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A warm, fuzzy TriMet story

Posted by on January 5th, 2007 at 1:56 pm

[Bike and bus playing nice on the Hawthorne Bridge.]

Got this email from a reader a few weeks back:

“I am not sure if you have heard of this happening before so I am sharing this story with you. I was riding east across the Hawthorne bridge and was passed but the # 14 bus. My initial thought was; great, now I have to share the bike lane with a bus.

Then, as I continued my commute, I was stopped at the stop light at Hawthorne and Grand and I noticed the bus was also stopped at the light and that the door was open. When I pulled up to the light I looked over at the bus driver thinking; now I get to have to deal with an angry bus driver. But the bus driver said “Hey, I am going to let you go ahead, sound good?” I was so amazed I didn’t know what to say. All I could do was wave and say thank you.

Once the light turned green I was given the right of way and all my stressing about having to deal with a bus were gone. It honestly made my commute.”

See, sometimes all it takes is a little common sense and compassion for each other out there and we can all get along.

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Comments
  • J-On-Bike January 5, 2007 at 2:41 pm

    I’ve been commuting for 2-years via Hawthorne and Broadway. Riding about town to do errands, too. I’ve never had any problems with buses on my bike.

    Today, however, I didn’t ride my bike and wanted to be a passenger on a 9-Broadway bus. The first bus blew past me (I *know* the driver saw me wave) as I hustled up to the bus-stop. Then, I sprinted 2.5 blocks to the next stop where the bus stopped for a red-light. The driver pulled away when I was 5-ft from the door and the light turned green. I was so completely PO’d.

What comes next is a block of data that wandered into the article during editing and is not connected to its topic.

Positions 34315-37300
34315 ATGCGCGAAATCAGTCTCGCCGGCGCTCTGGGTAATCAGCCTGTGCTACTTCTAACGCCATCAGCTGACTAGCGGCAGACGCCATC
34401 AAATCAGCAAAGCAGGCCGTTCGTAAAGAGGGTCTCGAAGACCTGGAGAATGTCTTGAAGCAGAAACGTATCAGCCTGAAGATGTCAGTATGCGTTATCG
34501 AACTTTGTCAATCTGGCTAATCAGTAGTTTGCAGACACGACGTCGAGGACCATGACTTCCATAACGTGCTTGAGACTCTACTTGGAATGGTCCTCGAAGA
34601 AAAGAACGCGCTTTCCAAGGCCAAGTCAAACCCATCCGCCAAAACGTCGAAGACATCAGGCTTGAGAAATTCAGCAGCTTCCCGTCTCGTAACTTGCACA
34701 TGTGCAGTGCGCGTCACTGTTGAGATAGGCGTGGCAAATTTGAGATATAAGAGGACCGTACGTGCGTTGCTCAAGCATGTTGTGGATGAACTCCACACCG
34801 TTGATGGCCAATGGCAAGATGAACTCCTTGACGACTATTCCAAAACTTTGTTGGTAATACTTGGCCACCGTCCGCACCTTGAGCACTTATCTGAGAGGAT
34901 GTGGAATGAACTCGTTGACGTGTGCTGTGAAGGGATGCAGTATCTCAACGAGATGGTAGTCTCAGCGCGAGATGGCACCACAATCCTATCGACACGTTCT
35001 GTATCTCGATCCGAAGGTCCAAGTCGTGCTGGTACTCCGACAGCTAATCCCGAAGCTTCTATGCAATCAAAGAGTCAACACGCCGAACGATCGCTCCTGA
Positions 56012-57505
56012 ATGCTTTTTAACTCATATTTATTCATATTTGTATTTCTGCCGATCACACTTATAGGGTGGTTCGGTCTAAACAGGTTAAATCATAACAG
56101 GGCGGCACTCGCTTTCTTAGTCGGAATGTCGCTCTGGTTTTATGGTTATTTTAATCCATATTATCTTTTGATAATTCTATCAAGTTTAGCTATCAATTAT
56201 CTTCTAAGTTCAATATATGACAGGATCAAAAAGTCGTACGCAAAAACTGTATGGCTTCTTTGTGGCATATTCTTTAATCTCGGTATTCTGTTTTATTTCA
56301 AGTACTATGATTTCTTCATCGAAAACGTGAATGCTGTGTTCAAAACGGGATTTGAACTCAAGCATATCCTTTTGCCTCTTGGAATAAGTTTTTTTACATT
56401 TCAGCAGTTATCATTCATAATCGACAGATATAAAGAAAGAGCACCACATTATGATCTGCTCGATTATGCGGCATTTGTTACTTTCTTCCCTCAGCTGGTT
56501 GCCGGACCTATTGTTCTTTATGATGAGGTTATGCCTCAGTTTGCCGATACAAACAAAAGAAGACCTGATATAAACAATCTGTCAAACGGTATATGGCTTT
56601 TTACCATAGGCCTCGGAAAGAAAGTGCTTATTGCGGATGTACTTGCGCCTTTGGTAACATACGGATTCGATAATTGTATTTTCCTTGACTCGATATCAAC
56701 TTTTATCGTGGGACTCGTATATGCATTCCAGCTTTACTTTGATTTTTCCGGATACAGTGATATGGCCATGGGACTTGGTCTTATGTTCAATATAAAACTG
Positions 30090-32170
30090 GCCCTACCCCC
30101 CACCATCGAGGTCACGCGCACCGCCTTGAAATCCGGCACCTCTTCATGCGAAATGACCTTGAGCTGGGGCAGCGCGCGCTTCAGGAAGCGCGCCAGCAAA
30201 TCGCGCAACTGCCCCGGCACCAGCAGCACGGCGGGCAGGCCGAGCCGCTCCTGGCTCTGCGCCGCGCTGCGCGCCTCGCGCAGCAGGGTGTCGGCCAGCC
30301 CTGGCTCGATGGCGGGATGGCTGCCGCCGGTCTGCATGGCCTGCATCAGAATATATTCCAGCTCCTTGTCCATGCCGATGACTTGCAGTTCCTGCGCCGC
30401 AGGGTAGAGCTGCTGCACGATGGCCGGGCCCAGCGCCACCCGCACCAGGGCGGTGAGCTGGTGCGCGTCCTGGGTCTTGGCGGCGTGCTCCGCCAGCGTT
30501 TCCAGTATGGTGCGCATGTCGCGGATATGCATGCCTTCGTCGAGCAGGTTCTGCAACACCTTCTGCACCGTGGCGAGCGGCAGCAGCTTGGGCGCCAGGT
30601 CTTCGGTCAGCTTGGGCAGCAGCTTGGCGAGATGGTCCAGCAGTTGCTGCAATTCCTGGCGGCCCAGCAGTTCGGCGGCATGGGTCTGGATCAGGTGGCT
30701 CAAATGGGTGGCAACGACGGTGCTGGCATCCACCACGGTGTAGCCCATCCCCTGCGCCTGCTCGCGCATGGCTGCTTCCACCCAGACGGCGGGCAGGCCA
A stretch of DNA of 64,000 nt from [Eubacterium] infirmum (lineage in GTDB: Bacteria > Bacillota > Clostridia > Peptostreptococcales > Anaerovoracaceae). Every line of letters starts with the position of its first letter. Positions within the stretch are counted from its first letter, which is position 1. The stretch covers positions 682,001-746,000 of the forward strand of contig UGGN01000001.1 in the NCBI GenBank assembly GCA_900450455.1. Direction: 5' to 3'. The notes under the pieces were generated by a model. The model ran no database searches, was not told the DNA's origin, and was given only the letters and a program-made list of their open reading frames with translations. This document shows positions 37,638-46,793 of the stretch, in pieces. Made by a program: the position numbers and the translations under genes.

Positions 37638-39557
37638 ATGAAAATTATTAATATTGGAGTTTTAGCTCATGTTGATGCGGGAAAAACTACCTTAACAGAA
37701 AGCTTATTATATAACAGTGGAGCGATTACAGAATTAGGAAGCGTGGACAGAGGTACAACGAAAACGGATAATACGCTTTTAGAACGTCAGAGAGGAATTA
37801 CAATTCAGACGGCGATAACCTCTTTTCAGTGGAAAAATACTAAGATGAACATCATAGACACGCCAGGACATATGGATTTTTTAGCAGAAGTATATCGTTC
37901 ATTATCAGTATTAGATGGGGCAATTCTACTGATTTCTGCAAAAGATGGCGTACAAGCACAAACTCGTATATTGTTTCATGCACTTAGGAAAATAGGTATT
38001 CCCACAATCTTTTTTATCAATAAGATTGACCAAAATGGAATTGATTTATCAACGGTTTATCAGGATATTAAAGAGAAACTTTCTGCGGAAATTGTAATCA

Every time I choose to not ride my bike to work…I regret it. Even on the rainiest of days – I never regret riding my bike.

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  • natallica January 5, 2007 at 3:32 pm

    i once witnessed the same thing happen in the same intersection…it was awesome!

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  • Jessica Roberts January 5, 2007 at 3:36 pm

    I often find that drivers on the Hawthorne Bridge are considerate of me. I try to wave and smile when I can to reinforce that behavior.

    I’d love to do another TriMet driver appreciation BotB … anyone thinking of doing that?

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  • PFin January 5, 2007 at 4:22 pm

    I always try to yield to buses, giving them as much room as I can. I feel this sets a good example for motorists (and other cyclists), most of whom will cut off a bus right up to the point where it has retaken the lane.

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  • Sara January 5, 2007 at 9:20 pm

    I have another nice bus driver story.

    There is a particular light that I can’t trip the sensors for (turning left on 185th from Willow Creek). The other day, a bus (turning right) lingered extra long in order to trip the light for me. I doubt there was any other reason for it, as there was no other traffic at the time.

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  • beth January 5, 2007 at 10:00 pm

    I’m gonna share all this bus-love with my brother-in-law. He drives for TriMet. = )

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  • john q public January 6, 2007 at 12:11 am

    Hurrah for the Tri-met divers who are going out of their way to be extra considerate of us! Perhaps someone could “report” such drivers to Tri-met? Not only do they deserve the thanks, but it would help to reinforce such behavior.

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  • groundshero January 6, 2007 at 9:50 am

    Both on NE Prescott (westbound in the A.M) and E Burnside (eastbound P.M.) I’ve done dances with buses. It’s the frequency of stops that makes the difference. If there’s folks at every 2nd or 3rd stop, I’ll hold back and let the bus get ahead of the rhythm, or the bus will hold back to let me get ahead. If either one of us gets stubborn, we end up perpetually in each other’s way.